The Super Bowl is over, which means the Dallas Cowboys and 31 NFL teams are prepping for what will be a busy 2014 offseason. Owner Jerry Jones and Co. have already made a few adjustments internally, and that will be the trend going forward.
Dallas has been on the brink or made the postseason for several years now but have also failed in crucial moments more often than not.
Despite an impressive array of talent on offense for some time now, the Cowboys have finished 8-8 without a playoff berth in three straight seasons.
The defense needs to be upgraded at several positions, but Dallas might not be able to do much on that front. The Cowboys are currently a projected $31 million over the 2014 salary cap.
There are more than a few things that the 'Boys must take care of to be a threat in the NFC again. Let's take a look at the state of this franchise and what the offseason may hold.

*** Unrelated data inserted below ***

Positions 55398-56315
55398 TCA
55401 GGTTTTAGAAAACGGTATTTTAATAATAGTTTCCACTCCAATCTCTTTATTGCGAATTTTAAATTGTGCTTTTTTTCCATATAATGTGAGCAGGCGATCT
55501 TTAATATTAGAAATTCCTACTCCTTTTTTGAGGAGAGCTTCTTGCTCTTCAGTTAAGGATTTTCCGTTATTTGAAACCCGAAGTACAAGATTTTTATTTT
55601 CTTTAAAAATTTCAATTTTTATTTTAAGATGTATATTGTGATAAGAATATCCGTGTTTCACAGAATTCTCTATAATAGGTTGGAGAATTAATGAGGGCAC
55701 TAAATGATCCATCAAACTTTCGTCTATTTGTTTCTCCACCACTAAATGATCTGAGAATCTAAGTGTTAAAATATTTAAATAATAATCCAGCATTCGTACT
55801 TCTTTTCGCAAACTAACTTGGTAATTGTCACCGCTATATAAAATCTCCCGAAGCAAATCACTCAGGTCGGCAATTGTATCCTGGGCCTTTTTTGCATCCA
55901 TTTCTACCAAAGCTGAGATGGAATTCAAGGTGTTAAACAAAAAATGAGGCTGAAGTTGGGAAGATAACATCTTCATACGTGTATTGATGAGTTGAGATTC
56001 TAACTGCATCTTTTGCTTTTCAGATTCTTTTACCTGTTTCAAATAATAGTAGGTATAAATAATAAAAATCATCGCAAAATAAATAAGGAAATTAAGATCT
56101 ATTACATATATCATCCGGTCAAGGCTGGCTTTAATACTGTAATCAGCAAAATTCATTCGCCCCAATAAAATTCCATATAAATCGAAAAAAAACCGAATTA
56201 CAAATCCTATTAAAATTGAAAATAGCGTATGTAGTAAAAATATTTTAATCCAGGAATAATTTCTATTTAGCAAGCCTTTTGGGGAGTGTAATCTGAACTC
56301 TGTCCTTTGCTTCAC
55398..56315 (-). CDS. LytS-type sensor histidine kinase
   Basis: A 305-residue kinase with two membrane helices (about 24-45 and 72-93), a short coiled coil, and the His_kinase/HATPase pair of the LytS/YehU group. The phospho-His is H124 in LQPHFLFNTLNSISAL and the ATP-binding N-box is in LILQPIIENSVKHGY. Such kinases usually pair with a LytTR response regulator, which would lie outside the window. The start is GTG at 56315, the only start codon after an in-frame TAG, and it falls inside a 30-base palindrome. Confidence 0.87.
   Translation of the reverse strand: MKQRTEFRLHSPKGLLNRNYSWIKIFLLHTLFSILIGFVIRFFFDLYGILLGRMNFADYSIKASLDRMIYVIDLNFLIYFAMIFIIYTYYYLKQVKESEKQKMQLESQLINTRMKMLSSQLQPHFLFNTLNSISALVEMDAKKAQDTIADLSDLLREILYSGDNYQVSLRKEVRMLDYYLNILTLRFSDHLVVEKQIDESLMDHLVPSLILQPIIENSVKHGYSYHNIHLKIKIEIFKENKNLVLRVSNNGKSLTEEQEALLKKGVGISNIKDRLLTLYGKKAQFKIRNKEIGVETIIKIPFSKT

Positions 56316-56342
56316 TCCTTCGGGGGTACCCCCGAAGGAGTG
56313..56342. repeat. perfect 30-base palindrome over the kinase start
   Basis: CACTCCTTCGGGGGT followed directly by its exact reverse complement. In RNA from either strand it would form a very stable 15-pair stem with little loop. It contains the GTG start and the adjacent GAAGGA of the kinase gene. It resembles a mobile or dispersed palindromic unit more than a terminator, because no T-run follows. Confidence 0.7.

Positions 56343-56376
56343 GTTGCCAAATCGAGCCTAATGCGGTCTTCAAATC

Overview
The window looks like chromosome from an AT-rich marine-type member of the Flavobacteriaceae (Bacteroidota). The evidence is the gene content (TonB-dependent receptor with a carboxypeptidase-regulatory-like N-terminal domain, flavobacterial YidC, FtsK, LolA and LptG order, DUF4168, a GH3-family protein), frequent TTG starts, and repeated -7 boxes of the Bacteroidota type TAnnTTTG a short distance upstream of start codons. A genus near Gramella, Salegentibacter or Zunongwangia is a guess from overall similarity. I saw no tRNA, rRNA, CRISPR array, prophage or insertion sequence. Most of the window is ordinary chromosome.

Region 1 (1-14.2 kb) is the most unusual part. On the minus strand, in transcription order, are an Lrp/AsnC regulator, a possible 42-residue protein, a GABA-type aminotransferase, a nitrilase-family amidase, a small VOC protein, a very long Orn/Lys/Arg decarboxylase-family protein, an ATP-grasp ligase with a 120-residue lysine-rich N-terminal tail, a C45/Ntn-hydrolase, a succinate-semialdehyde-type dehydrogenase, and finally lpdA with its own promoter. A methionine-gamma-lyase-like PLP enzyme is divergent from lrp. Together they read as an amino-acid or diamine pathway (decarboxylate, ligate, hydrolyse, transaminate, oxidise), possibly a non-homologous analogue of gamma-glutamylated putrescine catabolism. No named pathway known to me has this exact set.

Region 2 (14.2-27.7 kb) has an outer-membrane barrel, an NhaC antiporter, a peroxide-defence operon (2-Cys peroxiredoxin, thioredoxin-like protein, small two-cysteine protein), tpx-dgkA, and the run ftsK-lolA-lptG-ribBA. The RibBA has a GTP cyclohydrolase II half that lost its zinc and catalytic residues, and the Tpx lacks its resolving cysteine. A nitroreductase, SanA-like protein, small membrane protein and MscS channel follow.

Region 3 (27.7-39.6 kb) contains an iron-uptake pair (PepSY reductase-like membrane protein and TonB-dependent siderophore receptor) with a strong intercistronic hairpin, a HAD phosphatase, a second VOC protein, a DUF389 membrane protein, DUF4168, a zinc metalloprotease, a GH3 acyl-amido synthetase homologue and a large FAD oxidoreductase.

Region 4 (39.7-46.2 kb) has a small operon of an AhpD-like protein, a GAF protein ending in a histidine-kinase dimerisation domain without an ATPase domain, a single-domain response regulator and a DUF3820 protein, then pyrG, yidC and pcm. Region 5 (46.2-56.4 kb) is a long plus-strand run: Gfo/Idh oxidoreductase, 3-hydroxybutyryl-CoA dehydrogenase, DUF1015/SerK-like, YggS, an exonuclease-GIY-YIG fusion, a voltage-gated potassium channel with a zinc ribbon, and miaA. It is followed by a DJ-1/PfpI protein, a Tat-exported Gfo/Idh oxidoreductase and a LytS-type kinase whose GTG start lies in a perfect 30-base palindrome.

For the third straight season, what could have been a postseason berth for Dallas ended in mediocrity with an 8-8 record. Cowboys fans have seen this story play out far too often lately.
Former defensive coordinator Monte Kiffin's squad finished as the worst in the NFL, per Pro-Football-Reference.com, and one of the worst the league has seen. The Cowboys defense allowed opposing offenses to total at least 400 yards in eight games last year.
Offensively, DeMarco Murray became the first Dallas running back since Julius Jones to break the 1,000-yard mark. Dez Bryant tallied his own 1,000-yard season, and Tony Romo threw 31 touchdowns compared to just 10 interceptions.